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Volume 22 No. 32
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NBA tells Nets owner he must sell arena share

The NBA told Brooklyn Nets owner Mikhail Prokhorov in writing late last month that he is required to sell his share of the Barclays Center along with his intended sale of the team, according to multiple sources familiar with the communication.

It’s unclear if that path is the one Prokhorov is intending to take, but a source close to the owner said the directive is one that will complicate his sale of the team.

A source close to Mikhail Prokhorov says the directive would complicate any sale of the Nets.
Photo by: GETTY IMAGES
The NBA’s instruction stems from a league rule on sales that would require the same ratio of team and arena ownership the Russian billionaire assumed in 2010 be replicated if he sells. He owns 80 percent of the Nets and 45 percent of the arena. It is possible that the league could issue a waiver on that rule, but it could not be determined the likelihood of such a move.

Also at issue is the Nets’ lease. In the letter sent by the NBA, the league suggests that the team’s lease is subpar, and while one source said that term went too far, the source agreed that the lease is onerous for

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the team and a significant element of the team’s expenses.

The letter, which sources described and read in parts to SportsBusiness Journal, said the NBA would “not have approved the terms of the lease absent” the tie in to the arena. In other words, by owning part of the arena, even if Prokhorov may have a difficult lease, he is in part paying himself.

The NBA appears worried that by stripping the team from the arena ownership, the franchise would be saddled with a poor lease for the long term without recourse to arena cash flow.

A source close to Prokhorov did wonder if a sizable sales figure could alter the NBA thinking, “If he gets $2 billion just for the team, is the NBA really going to turn that down?”

The Nets/Barclays Center structure has been complicated for some time. Forest City Enterprises, which sold control of the team and arena to Prokhorov in 2010, still owns 20 percent of the team and 55 percent of the arena, but venue operations are led by the Nets’ group, along with AEG Facilities.

Last year, Forest City put its team stake on the market, but it recently pulled that parcel off, sources said, after potential buyers became uneasy with the team’s extravagant spending under Prokhorov.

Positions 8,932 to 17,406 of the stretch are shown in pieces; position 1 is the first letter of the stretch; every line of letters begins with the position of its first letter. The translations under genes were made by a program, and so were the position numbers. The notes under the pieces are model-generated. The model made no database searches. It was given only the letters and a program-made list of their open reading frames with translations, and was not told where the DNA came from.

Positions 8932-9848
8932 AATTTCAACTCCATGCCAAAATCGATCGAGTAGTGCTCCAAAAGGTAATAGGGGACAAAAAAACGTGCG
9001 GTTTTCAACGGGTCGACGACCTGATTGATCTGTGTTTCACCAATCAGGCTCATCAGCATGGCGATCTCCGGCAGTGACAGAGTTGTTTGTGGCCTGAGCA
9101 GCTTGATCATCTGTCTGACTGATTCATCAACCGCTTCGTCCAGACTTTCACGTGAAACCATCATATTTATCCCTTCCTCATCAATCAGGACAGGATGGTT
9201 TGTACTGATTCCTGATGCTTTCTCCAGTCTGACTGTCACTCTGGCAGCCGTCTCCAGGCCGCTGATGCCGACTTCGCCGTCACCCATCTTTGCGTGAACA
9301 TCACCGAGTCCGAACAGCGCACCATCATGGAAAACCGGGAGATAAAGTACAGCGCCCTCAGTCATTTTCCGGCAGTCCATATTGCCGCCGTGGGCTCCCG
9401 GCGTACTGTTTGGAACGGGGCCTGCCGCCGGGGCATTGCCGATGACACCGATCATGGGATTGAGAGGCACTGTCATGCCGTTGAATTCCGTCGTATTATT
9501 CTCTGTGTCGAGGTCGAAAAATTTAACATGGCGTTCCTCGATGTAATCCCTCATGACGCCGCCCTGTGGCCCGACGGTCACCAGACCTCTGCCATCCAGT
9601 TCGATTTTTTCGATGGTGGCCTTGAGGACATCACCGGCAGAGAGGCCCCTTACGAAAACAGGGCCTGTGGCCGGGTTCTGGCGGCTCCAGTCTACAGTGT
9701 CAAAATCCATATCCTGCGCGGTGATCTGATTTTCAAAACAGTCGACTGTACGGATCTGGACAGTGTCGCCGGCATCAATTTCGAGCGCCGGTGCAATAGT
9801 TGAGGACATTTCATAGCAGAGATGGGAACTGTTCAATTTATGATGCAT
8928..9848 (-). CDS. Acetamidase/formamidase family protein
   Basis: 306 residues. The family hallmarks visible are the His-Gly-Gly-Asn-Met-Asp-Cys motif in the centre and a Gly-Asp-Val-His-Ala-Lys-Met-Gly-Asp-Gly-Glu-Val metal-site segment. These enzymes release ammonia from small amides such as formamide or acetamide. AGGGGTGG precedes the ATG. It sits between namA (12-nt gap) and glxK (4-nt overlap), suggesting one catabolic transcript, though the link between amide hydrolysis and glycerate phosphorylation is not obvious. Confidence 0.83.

Forest City also is shopping its majority interest in the arena, though one source said it has informally halted that process to await the team sale. That means for a buyer of the Nets, he or she would be acquiring a minority interest in an arena where it’s unclear who the long-term control partner will be. That circumstance may make a deal challenging.

Evercore Partners, which is representing both Prohkorov and Forest City in their sale efforts, declined to comment. The NBA also declined to comment.

Changing the lease terms to satisfy the NBA could help solve the issue, but that is likely untenable. Barclays Center has more than a half a billion dollars of debt, and the bond holders would have to approve a material change in one of the key pieces of collateral: the Nets’ lease. That, the sources said, is unlikely.

Meanwhile, Prokhorov, thought to face financial issues caused by Russia’s economic turmoil, could always decide to pull back on the sale or put a small stake of the team up instead. If he were to put a small slice up for sale, it would still, under the league rule, need to carry with it a part of the arena.

“It was unusual that you had somebody own controlling interest in the team and then have a minority interest in the arena — and the person who has control of the arena have a minority interest in the team. Even with the best intentions, there are different interests,” said Bob Caporale, chairman of Game Plan, which has advised on several NBA team sales. “Not only does it make sense [to package the arena and the team], but I don’t think you can sell a majority interest in the team unless you package it. It makes a lot more sense to have ownership be the same in the arena and the team.”

What Caporale described is the common paradigm in sports: own the venue and the content. There are also plenty of examples of teams as tenants in buildings. What makes the situation in Brooklyn so complicated is that the two parties have cross-ownership in each other’s assets — and each now has the desire to sell at the same time.